Will you still love me tomorrow?

Posted by Fred Frailey
on Monday, January 29, 2018

The news from Canada today is that oil producers are at loggerheads with Canadian National and Canadian Pacific railways. Pipeline capacity to preferred destinations on the U.S. Gulf coast is almost nonexistent, and producers want the two railroads to haul their product at favorable rates. The railroads insist the oil companies either put some skin in the game—commit to long term contracts—or pay the publicly posted carload rates. This the shippers are refusing to do.

You may wonder why CN and CP are turning up their noses at this business. The reason is they remember the lesson that BNSF Railway learned the hard way just a few years ago. BNSF spend billions creating capacity to move oil trains from North Dakota to the coastal refineries on all three coasts. The traffic was strangling the railroad’s northern Transcon between Chicago and Seattle, causing BNSF to advise United Parcel Service to move its trailers via rival Union Pacific until the mess could be straightened out. Amtrak passengers aboard the Empire Builder won’t soon forget being eight hours late and missing connections in Chicago.

And what did the oil companies do to show their appreciation? Why, the second that pipeline capacity opened up in North Dakota, they bid BNSF (and CP) goodbye. Crude by rail is a fraction of its former volume, primarily to refineries in Washington state, which are not reached by pipelines.

Now that little drama is playing out again, and the two Canadian railroads aren’t rolling over. They’ve heard this song before, and it’s called “Will You Still Love Me Tomorrow?” Canadian National, for one, is almost plugged with business as it is. Its available capacity between Edmonton and the Twin Cities or Chicago is about nil. Canadian Pacific may have more wiggle room for business, having competed installation of centralized traffic control between Glenwood, Minn., and Portal, N.D., during Hunter Harrison’s recent tenure as CEO.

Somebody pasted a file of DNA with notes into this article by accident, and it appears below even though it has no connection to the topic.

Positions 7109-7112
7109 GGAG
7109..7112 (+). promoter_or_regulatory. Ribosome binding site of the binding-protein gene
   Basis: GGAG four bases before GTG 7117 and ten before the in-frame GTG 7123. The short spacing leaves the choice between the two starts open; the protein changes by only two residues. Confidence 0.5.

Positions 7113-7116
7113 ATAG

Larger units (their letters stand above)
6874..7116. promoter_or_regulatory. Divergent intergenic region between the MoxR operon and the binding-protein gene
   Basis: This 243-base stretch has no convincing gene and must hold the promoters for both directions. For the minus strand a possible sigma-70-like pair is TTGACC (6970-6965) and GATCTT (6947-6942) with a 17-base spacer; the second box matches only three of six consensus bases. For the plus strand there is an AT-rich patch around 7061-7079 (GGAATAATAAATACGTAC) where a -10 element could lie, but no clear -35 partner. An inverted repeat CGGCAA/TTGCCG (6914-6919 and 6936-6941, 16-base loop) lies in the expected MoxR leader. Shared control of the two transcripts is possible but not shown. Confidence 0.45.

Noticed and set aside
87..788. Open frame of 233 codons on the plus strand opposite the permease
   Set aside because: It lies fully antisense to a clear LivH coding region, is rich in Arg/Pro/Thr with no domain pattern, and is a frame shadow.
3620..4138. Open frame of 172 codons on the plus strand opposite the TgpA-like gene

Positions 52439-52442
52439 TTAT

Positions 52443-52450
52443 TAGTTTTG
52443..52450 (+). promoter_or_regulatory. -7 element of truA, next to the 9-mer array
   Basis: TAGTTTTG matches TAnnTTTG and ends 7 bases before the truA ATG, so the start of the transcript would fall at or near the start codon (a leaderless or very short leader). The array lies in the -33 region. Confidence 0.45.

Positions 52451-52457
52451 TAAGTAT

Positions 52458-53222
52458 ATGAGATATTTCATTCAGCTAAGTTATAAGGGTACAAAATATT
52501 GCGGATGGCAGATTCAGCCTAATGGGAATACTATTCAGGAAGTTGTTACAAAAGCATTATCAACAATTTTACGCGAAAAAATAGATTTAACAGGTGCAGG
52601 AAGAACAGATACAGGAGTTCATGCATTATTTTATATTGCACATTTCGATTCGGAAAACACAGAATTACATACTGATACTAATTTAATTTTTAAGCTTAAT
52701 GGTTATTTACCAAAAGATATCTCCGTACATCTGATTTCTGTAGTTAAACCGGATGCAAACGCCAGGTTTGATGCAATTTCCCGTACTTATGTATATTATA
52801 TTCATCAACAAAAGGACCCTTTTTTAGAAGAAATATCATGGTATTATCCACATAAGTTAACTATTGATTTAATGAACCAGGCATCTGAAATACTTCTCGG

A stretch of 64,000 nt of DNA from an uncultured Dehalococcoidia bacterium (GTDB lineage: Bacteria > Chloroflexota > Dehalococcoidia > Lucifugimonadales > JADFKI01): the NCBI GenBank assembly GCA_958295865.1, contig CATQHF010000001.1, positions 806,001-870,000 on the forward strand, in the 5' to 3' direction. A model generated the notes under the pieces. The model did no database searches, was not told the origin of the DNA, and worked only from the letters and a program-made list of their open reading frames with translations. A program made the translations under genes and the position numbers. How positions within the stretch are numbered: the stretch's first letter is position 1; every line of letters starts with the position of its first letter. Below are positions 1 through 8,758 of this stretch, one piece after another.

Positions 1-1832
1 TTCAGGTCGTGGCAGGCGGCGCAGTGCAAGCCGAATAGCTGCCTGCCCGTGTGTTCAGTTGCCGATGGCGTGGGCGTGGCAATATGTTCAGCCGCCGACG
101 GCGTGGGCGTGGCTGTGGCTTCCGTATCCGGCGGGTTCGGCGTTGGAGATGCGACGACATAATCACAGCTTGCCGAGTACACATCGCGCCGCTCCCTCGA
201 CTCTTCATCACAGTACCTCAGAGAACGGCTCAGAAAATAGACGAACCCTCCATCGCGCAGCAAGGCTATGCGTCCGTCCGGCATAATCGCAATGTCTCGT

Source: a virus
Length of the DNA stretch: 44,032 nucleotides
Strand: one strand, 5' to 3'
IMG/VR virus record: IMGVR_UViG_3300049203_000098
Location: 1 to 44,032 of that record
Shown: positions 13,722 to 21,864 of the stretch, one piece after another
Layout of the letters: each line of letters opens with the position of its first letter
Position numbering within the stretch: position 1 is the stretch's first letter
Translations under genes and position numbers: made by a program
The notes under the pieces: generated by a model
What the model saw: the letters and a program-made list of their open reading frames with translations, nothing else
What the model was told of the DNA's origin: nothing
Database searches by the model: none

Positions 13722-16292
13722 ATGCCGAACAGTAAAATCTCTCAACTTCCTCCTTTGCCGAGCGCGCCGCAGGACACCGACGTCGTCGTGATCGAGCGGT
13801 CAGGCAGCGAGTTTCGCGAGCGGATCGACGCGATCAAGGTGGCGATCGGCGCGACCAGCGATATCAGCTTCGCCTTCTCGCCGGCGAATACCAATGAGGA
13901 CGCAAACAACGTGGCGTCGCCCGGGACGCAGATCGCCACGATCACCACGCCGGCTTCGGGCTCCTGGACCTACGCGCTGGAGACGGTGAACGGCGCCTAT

The two railroads are holding out for long-term contracts that commit oil shippers beyond two years, which is when more pipeline capacity will come on line. They are entirely right to do so. Why tie yourself in knots and anger all your other shippers just to please oil producers who admit they will have no use for you soon?

Actually, if you do it right, crude by rail to the Gulf coast can be close to price-competitive with pipelines. Remember, the Canadian oil is bitumen, or heavy oil, which must be expensively diluted by about 20 percent with lighter oil to flow through a pipeline. Then at the other end, the diluent must be extracted and sent back to be used again or otherwise disposed of.  But specially built tank cars can accept pure bitumen once it is heated, and the stuff can be reheated at destination to flow out of the rail cars, sparing all these expenses. I understand it’s already being done on a limited basis.

I suspect CN and CP will stand firm. They hold the trump cards. First, they’re both doing well as it is and don’t need this business. Second, the oil sands producers really have no options—you can’t wrap this goo in a box and take it to the post office. One correspondent of mine reports that Cenovus has agreed to longer term contracts to get some tar sands oil to its refinery in Chicago, and may be willing to commit to more rail. In due course, the other companies will have to give in and cut a deal—maybe not as long term as CN and CP want, but long enough for the railroads to feel the love beyond tomorrow.—Fred W. Frailey

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